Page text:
From diagnosis to treatment, pain experienced by women is often brushed off as ‘women’s issues’. Colitis sufferer, Rebecca Denne, investigates why this is the case, what causes our pain to be often disregarded & how to get the support you need
My experience of not having pain taken seriously began in February 2018. I started having extreme cramps – a cross between period pain and that fiery feeling of diarrhoea. I was rushing to the bathroom bent over in agony, spotting blood in my stools. My pain was passed off by my doctor as IBS, which didn’t feel right. I pushed for further investigations, but a sample came back with no cause for concern. I felt dismissed. Was I meant to just accept the pain and get on with it?
Months passed and my symptoms got worse. The cramps were daily, my tummy bloated and I remember counting 24 visits to the toilet one particularly hideous day when luckily I was working from home. After pushing for a colonoscopy, I was diagnosed with ulcerative colitis, a form of inflammatory bowel disease (IBD) that affects the large intestine.
Over time, I’ve learned to manage the pain and other symptoms by avoiding foods that cause a flare-up (hello coffee) and keeping an eye on my stress levels. I train at the gym five days a week, and practise yoga and self-reiki to help ward off flare-ups.
While I consider myself lucky to have been diagnosed within six months (some research indicates women are more likely to experience a delayed diagnosis for IBD than men), had I not been persistent, pain may have become part of everyday life, like the many women out there suffering in silence. The gender pain gap suggests there’s a gender divide when it comes to pain, both in how it’s perceived and treated.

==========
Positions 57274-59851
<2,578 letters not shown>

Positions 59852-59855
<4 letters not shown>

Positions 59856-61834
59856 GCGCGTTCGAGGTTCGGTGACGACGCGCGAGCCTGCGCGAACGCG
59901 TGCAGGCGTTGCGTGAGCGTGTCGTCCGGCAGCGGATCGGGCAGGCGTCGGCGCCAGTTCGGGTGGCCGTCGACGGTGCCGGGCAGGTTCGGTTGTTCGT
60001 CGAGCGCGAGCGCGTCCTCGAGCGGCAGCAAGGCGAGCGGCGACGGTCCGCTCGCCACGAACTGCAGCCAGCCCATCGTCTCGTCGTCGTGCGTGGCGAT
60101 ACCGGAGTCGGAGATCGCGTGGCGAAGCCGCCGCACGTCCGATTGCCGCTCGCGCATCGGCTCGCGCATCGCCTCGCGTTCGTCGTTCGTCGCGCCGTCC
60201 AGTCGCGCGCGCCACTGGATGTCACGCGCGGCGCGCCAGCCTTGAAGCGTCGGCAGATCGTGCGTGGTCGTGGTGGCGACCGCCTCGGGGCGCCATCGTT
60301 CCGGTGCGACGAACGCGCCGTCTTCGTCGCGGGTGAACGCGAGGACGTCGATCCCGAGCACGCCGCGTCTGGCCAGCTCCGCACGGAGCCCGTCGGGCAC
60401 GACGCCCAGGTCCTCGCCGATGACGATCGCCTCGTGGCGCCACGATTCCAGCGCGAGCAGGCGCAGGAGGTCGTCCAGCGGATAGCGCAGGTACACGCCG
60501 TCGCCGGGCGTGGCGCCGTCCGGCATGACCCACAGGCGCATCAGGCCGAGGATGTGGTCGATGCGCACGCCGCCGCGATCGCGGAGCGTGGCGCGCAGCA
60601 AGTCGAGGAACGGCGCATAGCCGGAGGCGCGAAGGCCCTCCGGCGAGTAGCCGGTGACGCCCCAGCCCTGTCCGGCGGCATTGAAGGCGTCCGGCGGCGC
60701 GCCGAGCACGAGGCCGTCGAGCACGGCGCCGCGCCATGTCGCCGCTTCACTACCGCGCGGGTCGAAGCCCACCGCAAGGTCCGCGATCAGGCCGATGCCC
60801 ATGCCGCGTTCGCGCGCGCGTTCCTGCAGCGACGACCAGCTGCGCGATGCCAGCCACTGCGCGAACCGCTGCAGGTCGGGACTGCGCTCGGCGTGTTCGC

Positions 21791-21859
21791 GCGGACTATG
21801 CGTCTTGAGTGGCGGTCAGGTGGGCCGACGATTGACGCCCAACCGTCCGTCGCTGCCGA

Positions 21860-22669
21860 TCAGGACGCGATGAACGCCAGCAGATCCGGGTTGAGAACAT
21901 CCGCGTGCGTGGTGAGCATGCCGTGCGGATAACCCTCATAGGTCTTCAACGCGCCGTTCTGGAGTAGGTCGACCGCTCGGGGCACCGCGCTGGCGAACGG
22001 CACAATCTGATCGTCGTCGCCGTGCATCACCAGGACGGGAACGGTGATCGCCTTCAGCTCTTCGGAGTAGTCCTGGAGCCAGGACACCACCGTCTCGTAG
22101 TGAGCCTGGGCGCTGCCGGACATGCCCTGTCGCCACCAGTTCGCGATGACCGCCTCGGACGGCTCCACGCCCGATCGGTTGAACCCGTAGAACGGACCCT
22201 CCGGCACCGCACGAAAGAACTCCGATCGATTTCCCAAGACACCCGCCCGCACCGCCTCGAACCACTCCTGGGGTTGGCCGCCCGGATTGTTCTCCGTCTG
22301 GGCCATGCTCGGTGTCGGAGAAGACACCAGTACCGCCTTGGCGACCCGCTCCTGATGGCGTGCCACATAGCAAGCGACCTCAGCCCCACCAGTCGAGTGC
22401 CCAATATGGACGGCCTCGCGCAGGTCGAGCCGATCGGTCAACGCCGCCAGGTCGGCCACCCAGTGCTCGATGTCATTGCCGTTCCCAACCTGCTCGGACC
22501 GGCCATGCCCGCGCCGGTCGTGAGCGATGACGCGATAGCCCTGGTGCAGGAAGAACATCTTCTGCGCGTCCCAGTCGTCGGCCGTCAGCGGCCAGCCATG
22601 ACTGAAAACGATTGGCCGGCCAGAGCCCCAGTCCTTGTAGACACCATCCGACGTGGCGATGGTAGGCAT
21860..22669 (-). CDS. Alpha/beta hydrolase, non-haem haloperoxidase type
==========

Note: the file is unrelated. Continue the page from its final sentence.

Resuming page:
A 2021 ‘Gender biases in estimation of others’ pain’ study from the University of Miami, revealed that despite exhibiting and reporting the same level of pain, women were less likely to be prescribed pain relief than men and more likely to be referred for psychotherapy. And evidence shows women receive less pain relief than men when undergoing similar medical procedures.
‘Pain is a complex topic that’s individual to each of us,’ says NHS GP, Dr Rachel Ward. ‘While psychosocial factors, childhood experiences, responses to medication and so on, are part of the equation, evidence reveals men and women actually respond differently to pain. ‘We also have different behaviours, with men less likely to come forward with health issues.’
While 70% of patients who suffer chronic pain are women, clinical paper 'The girl who cried pain: a bias against women in the treatment of pain' indicates men are more likely to be referred for treatment directly by their GP while women must seek specialist opinion themselves.
But why? The same 2021 Miami University study cited earlier partially puts this down to stereotypes. ‘If the stereotype is to think women are more expressive than men, perhaps “overly” expressive, then the tendency will be to discount women’s pain behaviours,’ says Elizabeth Losin, assistant professor of psychology and director of the Social and Cultural Neuroscience lab at the University of Miami, who co-authored the study. The flip side is that men are perceived to be stoic, so when a man expresses intense pain, we think he must be dying.
What’s more, there remains a lack of knowledge in the world of women’s health; 80% of pain-related studies are conducted on men or male mice – with researchers suggesting menstrual cycles could impact the results. In fact, women weren’t even included in clinical trials and research until 1993. Could the gender pain gap be closed finally if we just knew more and invested more in women’s health?
Suffering in silence
That’s certainly the view of Carly Adkinson, 39, a teacher from London. ‘My periods were always heavy and I passed out in a science class once because of the pain,’ Carly recalls. ‘Because I had a lot of pain in my back, lower abdomen and pelvis, I was diagnosed with arthritis of the lower spine. That didn’t make sense to me, but I just accepted it.’ Twenty years later, Carly was eventually diagnosed with endometriosis (the average time it takes to get an endometriosis diagnosis is seven and a half years). ‘I tried to talk to one doctor about how low the pain made me feel and he said, “That’s just your personality”. I felt invisible.’